Celebrating its seventh anniversary with a new tasting menu, Hahatzer continues to outdo itself.
(photo credit:JERUSALEM POST)
In an ongoing quest to uncover the consummate kosher meat restaurants in Jerusalem, which has included such thumbs-up establishments as Touro, Jacko Street and Leo, it’s sometimes advisable to check out the tried and true over the new and trendy.
That’s what I learned from a recent visit to sample the seventh-anniversary menu of the venerable chef’s restaurant Hahatzer, just off the First Station walkway. Chef Moti Ohana has created a number of new dishes without tampering with the restaurant’s successful formula of Mediterranean/Israeli/French cuisine, combining fresh local ingredients, prime cuts of meat and an inventive use of vegetables and sauces.
With a homey, rustic feeling, dim lighting and lots of wood in the design, Hahatzer is situated in one of the refurbished buildings of the original Jerusalem train station. With ample seating on two levels, there can be hustle and bustle all around, but diners can still enjoy an intimate culinary experience.
Ohana has prepared an extensive lineup that is offered in all its glory in the tasting menu which, while pricey at NIS 230 per person, provides more than its money’s worth. It was the first time in years that I actually asked for a doggy bag.
The meal started off with a mezze platter served with fresh, warm bread. Among the standout dips and salads were the eggplant cream with dates and pine nuts; the fried zucchini with tehina; and a zingy dish of mango with shredded beef and harissa, a North African hot pepper paste (NIS 56).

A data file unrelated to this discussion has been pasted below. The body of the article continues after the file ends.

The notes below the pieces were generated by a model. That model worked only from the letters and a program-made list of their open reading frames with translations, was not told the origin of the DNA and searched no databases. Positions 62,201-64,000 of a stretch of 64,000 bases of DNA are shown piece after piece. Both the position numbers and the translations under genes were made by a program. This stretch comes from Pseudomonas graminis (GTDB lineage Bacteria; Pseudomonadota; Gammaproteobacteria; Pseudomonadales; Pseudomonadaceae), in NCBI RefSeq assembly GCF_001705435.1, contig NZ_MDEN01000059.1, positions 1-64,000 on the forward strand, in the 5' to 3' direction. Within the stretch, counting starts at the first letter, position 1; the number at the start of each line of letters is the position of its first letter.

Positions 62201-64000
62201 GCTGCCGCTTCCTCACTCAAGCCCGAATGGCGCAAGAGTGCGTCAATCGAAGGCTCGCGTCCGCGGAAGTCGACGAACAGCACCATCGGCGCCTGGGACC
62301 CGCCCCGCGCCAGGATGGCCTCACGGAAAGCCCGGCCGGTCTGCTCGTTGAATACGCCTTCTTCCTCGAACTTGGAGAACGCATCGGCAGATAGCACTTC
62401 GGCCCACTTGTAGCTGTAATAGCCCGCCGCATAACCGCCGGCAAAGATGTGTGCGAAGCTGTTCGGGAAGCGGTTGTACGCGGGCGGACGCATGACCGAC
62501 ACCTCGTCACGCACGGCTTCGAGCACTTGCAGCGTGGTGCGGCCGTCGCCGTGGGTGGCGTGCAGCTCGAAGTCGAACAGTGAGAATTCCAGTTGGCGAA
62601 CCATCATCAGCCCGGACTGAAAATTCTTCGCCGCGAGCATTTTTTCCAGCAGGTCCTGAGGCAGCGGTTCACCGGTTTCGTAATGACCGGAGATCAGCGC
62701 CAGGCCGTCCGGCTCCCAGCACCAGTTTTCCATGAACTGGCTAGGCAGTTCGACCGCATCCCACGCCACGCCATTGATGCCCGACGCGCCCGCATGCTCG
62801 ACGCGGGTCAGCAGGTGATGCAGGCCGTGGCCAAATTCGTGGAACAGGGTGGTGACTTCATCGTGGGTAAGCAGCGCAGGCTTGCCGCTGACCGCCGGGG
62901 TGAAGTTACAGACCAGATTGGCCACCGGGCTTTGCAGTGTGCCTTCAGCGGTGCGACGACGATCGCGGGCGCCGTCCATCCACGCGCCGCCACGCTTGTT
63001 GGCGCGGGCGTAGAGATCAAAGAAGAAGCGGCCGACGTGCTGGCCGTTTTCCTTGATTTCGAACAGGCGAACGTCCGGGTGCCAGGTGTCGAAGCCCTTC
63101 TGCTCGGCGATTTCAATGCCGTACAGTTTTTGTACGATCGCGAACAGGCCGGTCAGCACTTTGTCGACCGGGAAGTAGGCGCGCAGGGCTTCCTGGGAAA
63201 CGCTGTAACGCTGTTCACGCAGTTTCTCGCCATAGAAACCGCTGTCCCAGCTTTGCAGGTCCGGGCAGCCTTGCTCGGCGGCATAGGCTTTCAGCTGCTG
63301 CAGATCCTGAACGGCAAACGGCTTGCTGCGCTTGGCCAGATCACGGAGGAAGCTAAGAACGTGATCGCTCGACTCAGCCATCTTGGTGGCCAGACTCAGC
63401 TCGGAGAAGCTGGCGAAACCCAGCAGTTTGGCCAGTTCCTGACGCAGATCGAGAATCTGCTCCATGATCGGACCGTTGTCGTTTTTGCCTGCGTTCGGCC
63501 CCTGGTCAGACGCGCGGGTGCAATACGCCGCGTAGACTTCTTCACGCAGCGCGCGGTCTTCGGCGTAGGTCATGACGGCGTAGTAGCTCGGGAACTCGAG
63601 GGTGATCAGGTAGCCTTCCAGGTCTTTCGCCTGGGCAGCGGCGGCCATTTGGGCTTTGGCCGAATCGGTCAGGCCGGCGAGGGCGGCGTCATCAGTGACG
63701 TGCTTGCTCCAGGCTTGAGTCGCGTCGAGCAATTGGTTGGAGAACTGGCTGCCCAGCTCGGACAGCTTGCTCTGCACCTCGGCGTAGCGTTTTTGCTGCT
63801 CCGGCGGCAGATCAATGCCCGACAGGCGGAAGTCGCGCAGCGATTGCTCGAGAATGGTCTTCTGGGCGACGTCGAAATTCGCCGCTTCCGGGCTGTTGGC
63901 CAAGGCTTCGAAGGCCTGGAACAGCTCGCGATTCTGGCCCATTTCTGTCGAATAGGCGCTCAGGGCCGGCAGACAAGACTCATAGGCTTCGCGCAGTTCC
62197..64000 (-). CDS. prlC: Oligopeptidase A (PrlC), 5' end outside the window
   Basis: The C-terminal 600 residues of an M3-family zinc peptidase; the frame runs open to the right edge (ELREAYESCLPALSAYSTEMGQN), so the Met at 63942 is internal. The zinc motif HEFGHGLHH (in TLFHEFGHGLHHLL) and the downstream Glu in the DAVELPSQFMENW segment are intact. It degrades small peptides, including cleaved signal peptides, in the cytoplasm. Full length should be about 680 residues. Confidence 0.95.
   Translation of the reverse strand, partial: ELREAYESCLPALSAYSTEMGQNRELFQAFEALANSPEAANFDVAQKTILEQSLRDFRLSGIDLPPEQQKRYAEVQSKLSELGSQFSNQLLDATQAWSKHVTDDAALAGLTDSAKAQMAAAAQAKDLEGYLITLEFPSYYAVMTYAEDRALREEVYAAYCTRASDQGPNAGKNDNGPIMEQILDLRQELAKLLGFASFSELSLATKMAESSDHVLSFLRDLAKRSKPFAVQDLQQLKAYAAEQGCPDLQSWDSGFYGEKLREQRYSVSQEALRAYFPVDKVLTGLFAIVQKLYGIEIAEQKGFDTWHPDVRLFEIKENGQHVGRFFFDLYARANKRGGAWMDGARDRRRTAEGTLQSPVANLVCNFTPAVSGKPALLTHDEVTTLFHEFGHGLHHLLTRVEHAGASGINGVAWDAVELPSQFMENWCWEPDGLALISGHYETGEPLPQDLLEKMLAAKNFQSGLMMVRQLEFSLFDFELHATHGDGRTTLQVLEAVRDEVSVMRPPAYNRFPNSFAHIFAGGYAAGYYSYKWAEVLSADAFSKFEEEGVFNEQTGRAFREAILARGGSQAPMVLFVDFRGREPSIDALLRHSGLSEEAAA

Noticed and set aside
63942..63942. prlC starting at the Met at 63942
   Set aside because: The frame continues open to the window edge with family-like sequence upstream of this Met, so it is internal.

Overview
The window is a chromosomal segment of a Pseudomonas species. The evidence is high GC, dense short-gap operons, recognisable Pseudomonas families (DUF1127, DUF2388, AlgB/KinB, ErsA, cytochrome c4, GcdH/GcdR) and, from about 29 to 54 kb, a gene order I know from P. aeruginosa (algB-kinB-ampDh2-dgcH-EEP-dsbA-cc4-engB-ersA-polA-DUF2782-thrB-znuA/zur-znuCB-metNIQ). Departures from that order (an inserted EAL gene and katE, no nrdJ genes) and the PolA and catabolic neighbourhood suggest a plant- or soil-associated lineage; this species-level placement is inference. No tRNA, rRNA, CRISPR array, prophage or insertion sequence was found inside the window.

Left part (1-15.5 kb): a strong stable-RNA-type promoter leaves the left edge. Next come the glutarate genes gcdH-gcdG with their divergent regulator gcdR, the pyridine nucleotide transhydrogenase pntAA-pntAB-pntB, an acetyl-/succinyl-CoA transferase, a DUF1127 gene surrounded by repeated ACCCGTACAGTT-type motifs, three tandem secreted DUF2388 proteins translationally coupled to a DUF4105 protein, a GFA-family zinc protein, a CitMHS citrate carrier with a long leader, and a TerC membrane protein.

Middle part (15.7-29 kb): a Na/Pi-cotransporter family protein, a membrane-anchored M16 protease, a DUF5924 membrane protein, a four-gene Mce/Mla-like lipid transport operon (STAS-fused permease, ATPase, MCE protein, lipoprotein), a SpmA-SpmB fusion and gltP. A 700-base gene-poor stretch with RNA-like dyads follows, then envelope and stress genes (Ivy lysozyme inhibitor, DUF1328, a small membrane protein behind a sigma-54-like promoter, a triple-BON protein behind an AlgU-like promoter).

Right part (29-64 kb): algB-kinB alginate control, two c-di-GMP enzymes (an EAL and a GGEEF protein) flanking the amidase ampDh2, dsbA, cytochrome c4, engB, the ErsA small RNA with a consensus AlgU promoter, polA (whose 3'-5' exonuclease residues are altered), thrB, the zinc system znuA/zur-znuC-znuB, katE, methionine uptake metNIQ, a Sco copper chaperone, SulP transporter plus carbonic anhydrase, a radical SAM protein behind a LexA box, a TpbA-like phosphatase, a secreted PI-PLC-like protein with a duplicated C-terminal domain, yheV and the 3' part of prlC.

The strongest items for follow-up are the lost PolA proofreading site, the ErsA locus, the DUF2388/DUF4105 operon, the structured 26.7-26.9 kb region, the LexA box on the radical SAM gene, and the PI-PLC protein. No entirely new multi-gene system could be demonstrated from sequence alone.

An endless array from the starter menu followed, with each dish outdoing the next in both taste and presentation. The endive salad – with arugula, pears, grilled beets and candied pecans in a balsamic vinaigrette (NIS 46) – provided a zesty alternative to its heavier table mates. Likewise refreshing was the ceviche, a tangy trio of red tuna, salmon and sea bream served with fruit, coriander, chili, radish and green onion But neither of them was a match for what might have been the tastiest dish of the evening – the Jerusalem fish mix, a variation of the traditional mixed grill the capital is known for. Here, tender chunks of fried tuna, salmon and sea bream were lightly stir-fried Asian style and served with onion and hot peppers in a delicious tehina and mango sauce (NIS 64).
Just as sublime was the chicken and goose liver paté served with tomato jam on toast (NIS 58) and the eggplant fillet with almond tehina, preserved lemon and sautéed filet mignon (NIS 60).
The beef was melt-in-your-mouth tender and, combined with the tasty eggplant and rich tehina sauce, was one of the highlights of the meal.
We basically had no room left for the main course, which was a selection of the grilled meats on the menu. But our hosts insisted we at least taste the house specialty, the veal asado in a barbecue, orange and ginger sauce (NIS 106). And it was well worth the distress – sweet, tender and savory.
The desserts, which we also begged off, included (parve) ice cream with halva slices, warm chocolate cake and crème brule, all made with coconut milk to make them as rich as dairy creations.
The tasting menu didn’t even get to some of the other tempting entrees, such as the filet mignon in a mushroom porcini and beef stock sauce, served with asparagus and caramelized Jerusalem artichokes (NIS 136); the risotto with sweetbreads, Jerusalem artichokes and mushrooms in beef stock (NIS 68); the gnocchi stuffed with goose liver, smoked goose breast, sweetbreads and root vegetable cream (NIS 68); and the restaurant’s signature dish, the beef cheeks braised for six hours in red wine and beef stock and served with porcini mushrooms and root vegetables.
There’s always next time.
Defeated by Hahatzer, I walked out with my doggy bag with the realization that my eyes were indeed bigger than my expanding belly. But I cheered up with the thought of what I was going to have for lunch the next day.The writer was a guest of the restaurant.
Hahatzer Kosher 7 Derech Beit Lehem, Jerusalem Tel: 057-944-3390
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